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CODeLLA Aims to Teach Latina Girls Another Vital Language: Coding

A Miami program, CODeLLA, immerses Latina girls between the ages of 8 and 12 in the world of technology and teaches them a crucial language: coding.
Dr. Alicia Abella with girls who wanted a picture with her.
Dr. Alicia Abella with girls who wanted a picture with her. Carmen Pelaez

MIAMI, Fla. — Multilingual people have better opportunities in the workforce, giving Latino children who are fluent in Spanish as well as English a leg up as they compete for future employment. But the language of dashes, brackets and equal signs — in other words, coding —is one of the best weapons in a young person's educational arsenal.

One million STEM (Science Technology Engineering and Math), field graduate jobs will be available in the U.S. by the year 2022, but the percentage of female computer science majors has gone down from 37 percent in 1984 to 18 percent in 2014. In Miami, the women of CODeLLA are working to reverse this trend.

Dr. Alicia Abella with girls who wanted a picture with her.
Dr. Alicia Abella with girls who wanted a picture with her. Carmen Pelaez

“The majority of Latina girls ages nine to thirteen attending Title 1 schools in the United States do not have access to quality STEM learning or computer science.” said co-founder Josie Goytisolo, referring to schools where many of the students come from low-income families. “Learning to code ascertains our girls are fluent in one of the most widely used languages of today's world. It's a foundational literacy that's a necessity,” said Goytisolo, who spent decades in broadcasting as a manager in both English and Spanish-language news.

Established in 2013, CODeLLa is an eight-week coding immersion program and tech entrepreneurship immersion program for Latina girls between the ages of 8 and 12. Aside from teaching the girls coding skills, the program aims to make the girls see a future in the fields of technology. The girls meet after school and they also have a summer immersion program.

Last fall, CODeLLA teamed up with the University of Miami Center for Computational Science to present the inaugural She Innovates Tech (SITe) conference and She Tech Miami (STeM) app competition.

The goal was to inspire the next generation of innovators by connecting them with female tech leaders, challenging them with interactive workshops and most importantly giving them examples of how diverse a STEM career path can be.

Girls listening to speakers at the conference.
Girls listening to speakers at the conference.Carmen Pelaez

Four hundred and fifty girls shifted in their chairs with excitement as fashion designers like Danit Pelag described how she printed her designs using 3-D printers and fellow student and recent Turkish immigrant Kayra Yasa showed off her faux leather made of bacteria, tea, sugar and vinegar and cut with lasers.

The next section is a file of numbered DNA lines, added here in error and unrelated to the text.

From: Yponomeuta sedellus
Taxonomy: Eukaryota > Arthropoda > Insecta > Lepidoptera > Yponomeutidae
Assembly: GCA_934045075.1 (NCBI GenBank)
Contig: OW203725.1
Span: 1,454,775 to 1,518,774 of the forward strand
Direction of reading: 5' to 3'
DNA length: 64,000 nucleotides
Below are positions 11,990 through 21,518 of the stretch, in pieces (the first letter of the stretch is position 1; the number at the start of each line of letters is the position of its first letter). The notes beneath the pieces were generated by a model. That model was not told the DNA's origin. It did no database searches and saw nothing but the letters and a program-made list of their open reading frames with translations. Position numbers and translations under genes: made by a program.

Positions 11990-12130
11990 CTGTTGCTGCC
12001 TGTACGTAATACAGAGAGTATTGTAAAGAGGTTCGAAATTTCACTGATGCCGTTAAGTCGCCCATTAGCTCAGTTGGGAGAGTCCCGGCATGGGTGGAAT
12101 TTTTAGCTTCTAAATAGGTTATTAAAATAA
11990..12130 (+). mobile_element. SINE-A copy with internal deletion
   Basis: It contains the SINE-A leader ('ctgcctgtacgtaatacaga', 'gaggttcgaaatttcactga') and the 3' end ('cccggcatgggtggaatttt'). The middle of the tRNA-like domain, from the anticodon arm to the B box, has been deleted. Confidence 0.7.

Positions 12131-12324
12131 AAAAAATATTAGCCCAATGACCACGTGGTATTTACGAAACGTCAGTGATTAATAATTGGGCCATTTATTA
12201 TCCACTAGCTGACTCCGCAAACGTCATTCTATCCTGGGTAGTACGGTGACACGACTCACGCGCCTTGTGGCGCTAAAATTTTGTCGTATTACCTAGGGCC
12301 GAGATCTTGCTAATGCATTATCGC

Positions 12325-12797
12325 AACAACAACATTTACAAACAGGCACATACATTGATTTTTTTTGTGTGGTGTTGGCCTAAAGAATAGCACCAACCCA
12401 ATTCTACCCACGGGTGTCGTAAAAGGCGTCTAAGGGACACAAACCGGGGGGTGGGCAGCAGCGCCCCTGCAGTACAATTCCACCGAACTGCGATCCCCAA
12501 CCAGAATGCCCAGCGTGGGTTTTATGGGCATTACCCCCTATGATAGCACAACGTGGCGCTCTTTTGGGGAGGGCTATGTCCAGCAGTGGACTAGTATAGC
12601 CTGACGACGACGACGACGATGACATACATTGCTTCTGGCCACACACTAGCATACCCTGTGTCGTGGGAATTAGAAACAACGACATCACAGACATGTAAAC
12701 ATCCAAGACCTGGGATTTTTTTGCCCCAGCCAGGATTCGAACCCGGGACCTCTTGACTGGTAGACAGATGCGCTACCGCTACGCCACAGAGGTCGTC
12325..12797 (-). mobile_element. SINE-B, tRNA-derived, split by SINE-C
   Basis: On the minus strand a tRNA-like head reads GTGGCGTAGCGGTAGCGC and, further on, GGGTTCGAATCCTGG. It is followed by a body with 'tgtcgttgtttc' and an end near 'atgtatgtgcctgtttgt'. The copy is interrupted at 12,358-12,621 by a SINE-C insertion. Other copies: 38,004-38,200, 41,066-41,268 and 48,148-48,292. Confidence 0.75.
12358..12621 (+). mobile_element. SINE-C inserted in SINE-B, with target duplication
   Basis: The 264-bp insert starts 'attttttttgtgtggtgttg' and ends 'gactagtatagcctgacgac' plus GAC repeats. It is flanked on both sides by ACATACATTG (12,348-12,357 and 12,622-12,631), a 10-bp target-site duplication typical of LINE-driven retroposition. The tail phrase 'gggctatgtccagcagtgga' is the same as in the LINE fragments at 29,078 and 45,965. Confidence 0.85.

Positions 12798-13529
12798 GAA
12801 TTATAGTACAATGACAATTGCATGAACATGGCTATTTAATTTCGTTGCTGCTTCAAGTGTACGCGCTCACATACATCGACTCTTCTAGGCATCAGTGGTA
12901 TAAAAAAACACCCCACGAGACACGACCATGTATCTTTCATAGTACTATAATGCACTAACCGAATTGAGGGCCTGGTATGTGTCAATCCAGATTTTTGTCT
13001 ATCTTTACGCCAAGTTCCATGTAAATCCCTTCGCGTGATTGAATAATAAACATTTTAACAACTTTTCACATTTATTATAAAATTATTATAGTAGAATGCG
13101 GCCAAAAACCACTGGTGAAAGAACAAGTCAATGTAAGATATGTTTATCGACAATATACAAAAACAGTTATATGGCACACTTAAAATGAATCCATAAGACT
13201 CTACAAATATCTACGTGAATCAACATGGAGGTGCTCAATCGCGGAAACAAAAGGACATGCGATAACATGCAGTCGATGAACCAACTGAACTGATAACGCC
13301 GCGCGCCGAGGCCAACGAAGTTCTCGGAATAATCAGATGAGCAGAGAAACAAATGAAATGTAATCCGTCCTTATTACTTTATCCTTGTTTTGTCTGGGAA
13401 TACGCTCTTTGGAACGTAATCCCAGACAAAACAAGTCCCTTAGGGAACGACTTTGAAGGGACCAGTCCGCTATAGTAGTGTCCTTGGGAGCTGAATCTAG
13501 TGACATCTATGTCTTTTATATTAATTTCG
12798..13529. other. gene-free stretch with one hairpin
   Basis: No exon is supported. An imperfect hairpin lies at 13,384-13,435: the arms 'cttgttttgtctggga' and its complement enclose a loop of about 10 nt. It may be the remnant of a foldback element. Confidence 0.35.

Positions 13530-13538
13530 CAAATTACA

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One of the keynote speakers was Alicia Abella, a nationally renowned Latina engineer and assistant vice president of Cloud Technologies at AT&T. Dr. Abella is also on the President’s Advisory Commission on Educational Excellence for Hispanics. At the conference, she shared the story of her ascendance in the field.

Dr. Alicia Abella answering questions after her talk.
Dr. Alicia Abella answering questions after her talk.Carmen Pelaez

“I try and get the girls to recognize that they can actually change the world by getting a science and engineering degree. They don’t often feel that," said Abella. They want to do good for others and they think the only way to do that its to be doctors and nurses, which is great,” said Abella. “But we also need engineers who will build bridges and roads or create communications technologies. The possibilities are so enormous. I think they're still thinking STEM jobs are a bunch of people with white lab coats squared away in a lab all day and it’s not like that anymore. They have an opportunity to be social, to engage the community to be have an impact on the society in which they live.”

RELATED: Getting Latino Students Focused Early On STEM Is Focus Of DC Conference

One of the goals of programs like CODeLLA is to make Latina girls see themselves through professionals like Abella.

Hialeah Gardens Middle School pitching Hello Granny App.
Hialeah Gardens Middle School pitching Hello Granny App.Sofia Powell Cosio

Girls in attendance attended breakout sessions with STEM experts and also broke off into teams to work on a challenge: to build a STEM App that would be a solution to a health related problem experienced by an elderly person in the greater Miami community.

The winning middle school teams were both from Hialeah Gardens Middle School, the only school in Miami Dade County to be recognized as a Gold Stem school. The first app was called ‘Hello Granny’ which allows family members to send pictures to their grandparents, improving their symptoms of depression. The other was a Diabetes App that tracks sugar levels, suggests healthy recipes and provides info on harmful foods.

On March 15th the girls will build out their apps at 01 Learning with teachers Willi Avellaneda and Nelson Milian and will exhibit them at this year’s Miami Maker Faire.

One event gave the girls a 360 degree look at the possibilities STEM work can unlock and now the future is theirs..

For CODeLLA co-founder Goytisolo, this was incredibly satisfying, and a key mission of their message to young Latinas.

“If you simply consume technology you are far less likely to become an innovator,” she said. “I want our community and all underserved girls to have the tools they need to succeed in today's highly disruptive global economy and it’s the most important civil rights issue in the 21st century.”

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